Survival of the Dead, as with all of Romero’s zombie films, follows a group of survivors trying to find a safe haven amidst a zombie outbreak. This time around is interesting in that the focal hero is a peripheral character from Diary of the Dead named Crocket, thereby representing a first in terms of direct continuity between entries. He was a not so kindly leader of a military platoon that robbed the heroes in the previous film. Now Crocket is trying to get his remaining crew to a better place, and seems to have developed a bit of a conscience. We are also introduced to another situation taking place on Plum Island (off the coast of Massachusetts), where two warring clans of its population are debating how to treat the outbreak. The Muldoon clan led by Seamus Muldoon feels that the zombies should be kept around in the event a cure emerges. The O’Flynn clan thinks they need to be put out of their misery since they are no longer alive. Crocket and his crew stumble into the middle of the dispute, and a battle for the fate of the island ensues.
I have to say this movie is a tough call. Part of me likes it, and part of me thinks it’s fairly weak. Let’s start with the good. First off the story and circumstances are interesting enough. It's a cool notion for Romero to pick up the story of a peripheral character from another installment (even if it is the worst in the series), and I thought the debate taking place on the island held intriguing possibilities. At least it was something we hadn’t seen before. There are shades of Bub from Day of the Dead when Muldoon is trying to teach the zombies to hunt something other than humans, but mostly this is an original development. The setting of the island is also terrific. There is plenty of beautiful scenery on display, and Romero gets in some nice photography here and there (I’m ready to visit). The island also provides a reasonably believable dynamic of a culture that is outside of modern society. I’ve never been to Plum Island so that’s probably all bogus, but I was willing to take it on faith for this exercise. Particularly interesting was the fact that it allowed Romero to give the latter half of the film a Western type vibe, for which I’m a total sucker. Again it was something I felt he hadn’t done before, so it was nice to see new ground being broken.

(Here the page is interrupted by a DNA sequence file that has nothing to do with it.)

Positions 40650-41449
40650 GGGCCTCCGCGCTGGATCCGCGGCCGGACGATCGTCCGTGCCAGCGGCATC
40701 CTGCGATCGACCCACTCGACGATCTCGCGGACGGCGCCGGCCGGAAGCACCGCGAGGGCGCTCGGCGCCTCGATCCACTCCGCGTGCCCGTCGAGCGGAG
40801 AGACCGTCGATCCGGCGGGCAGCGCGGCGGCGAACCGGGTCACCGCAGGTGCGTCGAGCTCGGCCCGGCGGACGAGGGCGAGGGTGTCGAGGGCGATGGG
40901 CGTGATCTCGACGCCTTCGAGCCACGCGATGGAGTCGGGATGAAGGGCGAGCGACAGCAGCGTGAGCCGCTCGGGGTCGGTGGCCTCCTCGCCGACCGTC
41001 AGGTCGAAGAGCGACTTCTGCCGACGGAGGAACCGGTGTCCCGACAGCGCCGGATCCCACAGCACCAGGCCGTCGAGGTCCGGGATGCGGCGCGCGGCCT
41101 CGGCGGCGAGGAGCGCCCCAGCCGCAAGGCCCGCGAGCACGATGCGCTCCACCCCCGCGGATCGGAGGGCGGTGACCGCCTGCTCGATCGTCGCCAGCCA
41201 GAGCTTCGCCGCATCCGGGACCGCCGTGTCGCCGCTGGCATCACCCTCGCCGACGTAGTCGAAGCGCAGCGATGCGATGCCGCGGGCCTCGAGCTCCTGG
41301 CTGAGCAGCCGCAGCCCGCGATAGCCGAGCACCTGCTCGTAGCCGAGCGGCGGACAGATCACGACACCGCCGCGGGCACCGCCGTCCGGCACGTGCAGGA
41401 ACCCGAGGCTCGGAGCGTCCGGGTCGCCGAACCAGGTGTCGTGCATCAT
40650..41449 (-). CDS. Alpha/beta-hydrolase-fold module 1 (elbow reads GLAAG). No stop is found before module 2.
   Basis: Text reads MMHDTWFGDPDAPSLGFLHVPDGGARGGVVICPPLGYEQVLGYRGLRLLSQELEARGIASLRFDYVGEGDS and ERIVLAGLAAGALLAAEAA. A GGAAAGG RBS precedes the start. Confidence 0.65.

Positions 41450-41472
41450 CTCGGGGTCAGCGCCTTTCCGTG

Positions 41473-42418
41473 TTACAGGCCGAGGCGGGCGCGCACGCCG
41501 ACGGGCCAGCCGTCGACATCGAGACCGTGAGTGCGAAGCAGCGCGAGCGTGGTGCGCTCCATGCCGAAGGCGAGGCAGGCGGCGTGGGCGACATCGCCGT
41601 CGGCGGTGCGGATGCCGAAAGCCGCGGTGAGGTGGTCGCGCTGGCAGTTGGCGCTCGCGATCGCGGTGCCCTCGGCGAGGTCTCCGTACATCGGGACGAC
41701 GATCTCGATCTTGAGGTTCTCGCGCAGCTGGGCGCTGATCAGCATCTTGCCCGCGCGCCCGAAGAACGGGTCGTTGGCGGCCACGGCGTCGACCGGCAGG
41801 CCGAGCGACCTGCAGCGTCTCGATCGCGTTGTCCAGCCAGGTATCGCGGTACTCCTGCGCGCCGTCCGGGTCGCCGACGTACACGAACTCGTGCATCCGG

Okay now for the not so good, which includes unforgivably bad CGI, weak character development, and zero terror. Normally I don’t like to focus on special effects when reviewing a movie, as this deficit can be overcome when the other ingredients are in place. In the instance of these new Romero zombie movies however, I feel it has to be given special importance. Romero’s early films all relied on practical effects, largely supplied by Tom Savini. These were groundbreaking, and in most cases maintain their efficacy to this day. I’m sure they are more complicated to orchestrate, but I would rather see a limited number of practical effects than a host of poorly executed computer graphics. They end up looking silly, and worse still eliminate any sort of scare factor that might be achieved (the greatest offense of all). Literally within the first couple of minutes of Survival of the Dead Romero uses some of the worst CGI shots I have ever seen. It was nothing short of a miracle that my good will reservoir was able to withstand it. I became worried I might not be able to make it through without fast-forwarding. Thankfully he managed to recover with mildly interesting character and story developments, but it was a close call.